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Faster JoinProjects and Sparse Matrix Multiplications
, 2009
"... Computing an equijoin followed by a duplicate eliminating projection is conventionally done by performing the two operations in serial. If some join attribute is projected away the intermediate result may be much larger than both the input and the output, and the computation could therefore potenti ..."
Abstract

Cited by 8 (5 self)
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Computing an equijoin followed by a duplicate eliminating projection is conventionally done by performing the two operations in serial. If some join attribute is projected away the intermediate result may be much larger than both the input and the output, and the computation could therefore potentially be performed faster by a direct procedure that does not produce such a large intermediate result. We present a new algorithm that has smaller intermediate results on worstcase inputs, and in particular is more efficient in both the RAM and I/O model. It is easy to see that joinproject where the join attributes are projected away is equivalent to boolean matrix multiplication. Our results can therefore also be interpreted as improved sparse, outputsensitive matrix multiplication.
Worstcase Optimal Join Algorithms
"... Efficient join processing is one of the most fundamental and wellstudied tasks in database research. In this work, we examine algorithms for natural join queries over many relations and describe a novel algorithm to process these queries optimally in terms of worstcase data complexity. Our result b ..."
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Efficient join processing is one of the most fundamental and wellstudied tasks in database research. In this work, we examine algorithms for natural join queries over many relations and describe a novel algorithm to process these queries optimally in terms of worstcase data complexity. Our result builds on recent work by Atserias, Grohe, and Marx, who gave bounds on the size of a full conjunctive query in terms of the sizes of the individual relations in the body of the query. These bounds, however, are not constructive: they rely on Shearer’s entropy inequality which is informationtheoretic. Thus, the previous results leave open the question of whether there exist algorithms whose running time achieve these optimal bounds. An answer to this question may be interesting to database practice, as we show in this paper that any projectjoin plan is polynomially slower than the optimal bound for some queries. We construct an algorithm whose running time is worstcase optimal for all natural join queries. Our result may be of independent interest, as our algorithm also yields a constructive proof of the general fractional cover bound by Atserias, Grohe, and Marx without using Shearer’s inequality. In addition, we show that this bound is equivalent to a geometric inequality by Bollobás and Thomason, one of whose special cases is the famous LoomisWhitney inequality. Hence, our results algorithmically prove these inequalities as well. Finally, we discuss how our algorithm can be used to compute a relaxed notion of joins.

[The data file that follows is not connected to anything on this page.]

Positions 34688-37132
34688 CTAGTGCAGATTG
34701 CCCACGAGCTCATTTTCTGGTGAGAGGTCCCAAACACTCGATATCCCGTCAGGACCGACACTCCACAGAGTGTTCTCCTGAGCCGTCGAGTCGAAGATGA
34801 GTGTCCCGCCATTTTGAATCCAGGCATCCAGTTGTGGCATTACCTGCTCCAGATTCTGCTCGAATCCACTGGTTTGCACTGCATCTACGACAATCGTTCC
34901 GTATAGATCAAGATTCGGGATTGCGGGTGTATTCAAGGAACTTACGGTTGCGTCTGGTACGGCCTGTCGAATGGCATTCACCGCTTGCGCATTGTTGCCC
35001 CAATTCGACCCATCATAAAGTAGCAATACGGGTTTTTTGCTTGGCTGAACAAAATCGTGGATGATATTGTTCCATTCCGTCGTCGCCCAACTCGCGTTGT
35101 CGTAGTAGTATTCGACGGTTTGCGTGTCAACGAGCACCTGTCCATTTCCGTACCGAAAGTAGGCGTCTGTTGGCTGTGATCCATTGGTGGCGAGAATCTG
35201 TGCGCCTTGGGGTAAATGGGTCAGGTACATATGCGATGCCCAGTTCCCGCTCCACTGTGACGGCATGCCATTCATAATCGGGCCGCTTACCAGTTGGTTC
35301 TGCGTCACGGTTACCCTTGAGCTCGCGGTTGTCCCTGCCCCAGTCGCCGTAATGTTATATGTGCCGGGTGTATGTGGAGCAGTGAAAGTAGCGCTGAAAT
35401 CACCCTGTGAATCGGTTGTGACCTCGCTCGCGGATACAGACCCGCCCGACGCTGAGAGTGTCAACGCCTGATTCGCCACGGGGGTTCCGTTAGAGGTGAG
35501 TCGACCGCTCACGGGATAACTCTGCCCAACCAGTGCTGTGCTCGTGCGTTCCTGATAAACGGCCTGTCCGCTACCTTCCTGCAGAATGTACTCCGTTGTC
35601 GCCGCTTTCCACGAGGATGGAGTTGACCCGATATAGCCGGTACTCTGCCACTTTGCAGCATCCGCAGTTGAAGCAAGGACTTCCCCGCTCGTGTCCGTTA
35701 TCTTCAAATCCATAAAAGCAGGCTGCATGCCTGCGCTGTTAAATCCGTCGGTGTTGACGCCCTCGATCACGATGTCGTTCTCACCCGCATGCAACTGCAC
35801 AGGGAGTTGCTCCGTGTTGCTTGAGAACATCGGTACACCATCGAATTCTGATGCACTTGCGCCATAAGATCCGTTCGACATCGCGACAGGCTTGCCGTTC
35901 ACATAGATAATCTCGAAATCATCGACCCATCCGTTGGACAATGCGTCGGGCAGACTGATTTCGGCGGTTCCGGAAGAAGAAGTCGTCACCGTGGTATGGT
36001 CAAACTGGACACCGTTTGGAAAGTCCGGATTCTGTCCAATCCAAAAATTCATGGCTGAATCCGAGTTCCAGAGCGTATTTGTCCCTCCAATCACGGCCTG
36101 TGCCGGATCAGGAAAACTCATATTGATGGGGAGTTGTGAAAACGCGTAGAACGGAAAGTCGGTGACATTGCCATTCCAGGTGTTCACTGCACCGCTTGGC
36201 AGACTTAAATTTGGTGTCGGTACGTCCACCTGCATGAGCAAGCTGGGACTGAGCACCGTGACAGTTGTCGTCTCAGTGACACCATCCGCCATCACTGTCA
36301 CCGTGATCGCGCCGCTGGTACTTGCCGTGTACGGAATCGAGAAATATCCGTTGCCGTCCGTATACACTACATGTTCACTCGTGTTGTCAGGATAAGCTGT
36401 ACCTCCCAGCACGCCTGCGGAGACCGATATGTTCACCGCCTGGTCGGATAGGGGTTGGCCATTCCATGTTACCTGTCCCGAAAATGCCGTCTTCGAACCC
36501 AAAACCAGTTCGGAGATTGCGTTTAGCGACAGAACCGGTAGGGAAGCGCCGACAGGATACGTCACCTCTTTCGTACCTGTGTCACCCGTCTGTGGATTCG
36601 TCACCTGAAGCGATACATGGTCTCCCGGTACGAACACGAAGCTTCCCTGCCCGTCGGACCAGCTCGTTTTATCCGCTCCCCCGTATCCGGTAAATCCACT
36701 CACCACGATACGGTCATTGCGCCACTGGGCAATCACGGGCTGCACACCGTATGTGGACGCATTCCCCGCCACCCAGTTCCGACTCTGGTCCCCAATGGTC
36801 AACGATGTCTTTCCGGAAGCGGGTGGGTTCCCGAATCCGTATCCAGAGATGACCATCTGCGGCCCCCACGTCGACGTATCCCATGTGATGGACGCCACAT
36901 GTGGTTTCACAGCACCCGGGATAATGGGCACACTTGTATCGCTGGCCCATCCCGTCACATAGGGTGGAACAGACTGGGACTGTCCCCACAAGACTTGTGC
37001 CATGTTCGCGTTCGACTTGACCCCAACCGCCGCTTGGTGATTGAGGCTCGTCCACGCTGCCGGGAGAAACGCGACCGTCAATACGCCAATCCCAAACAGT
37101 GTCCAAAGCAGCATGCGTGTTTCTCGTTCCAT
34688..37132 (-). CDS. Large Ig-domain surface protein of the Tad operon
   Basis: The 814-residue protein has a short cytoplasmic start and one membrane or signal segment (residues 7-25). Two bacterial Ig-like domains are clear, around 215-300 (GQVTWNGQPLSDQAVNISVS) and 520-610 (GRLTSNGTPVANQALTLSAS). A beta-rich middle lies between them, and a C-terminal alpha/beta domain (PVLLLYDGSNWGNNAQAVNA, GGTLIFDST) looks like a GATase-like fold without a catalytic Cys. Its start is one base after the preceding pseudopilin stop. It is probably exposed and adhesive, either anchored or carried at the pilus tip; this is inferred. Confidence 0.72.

3SUM, 3XOR, Triangles
, 2013
"... We show that if one can solve 3SUM on a set of size n in time n1+ɛ then one can list t triangles in a graph with m edges in time Õ(m1+ɛt1/3+ɛ ′ ) for any ɛ ′> 0. This is a reversal of Pǎtra¸scu’s reduction from 3SUM to listing triangles (STOC ’10). We then reexecute both Pǎtra¸scu’s reduction and o ..."
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We show that if one can solve 3SUM on a set of size n in time n1+ɛ then one can list t triangles in a graph with m edges in time Õ(m1+ɛt1/3+ɛ ′ ) for any ɛ ′> 0. This is a reversal of Pǎtra¸scu’s reduction from 3SUM to listing triangles (STOC ’10). We then reexecute both Pǎtra¸scu’s reduction and our reversal for the variant 3XOR of 3SUM where integer summation is replaced by bitwise xor. As a corollary we obtain that if 3XOR is solvable in linear time but 3SUM requires quadratic randomized time, or vice versa, then the randomized time complexity of listing m triangles in a graph with m edges is m 4/3 up to a factor m α for any α> 0. Our results are obtained building on and extending works by the Paghs (PODS ’06) and by Vassilevska and Williams (FOCS ’10).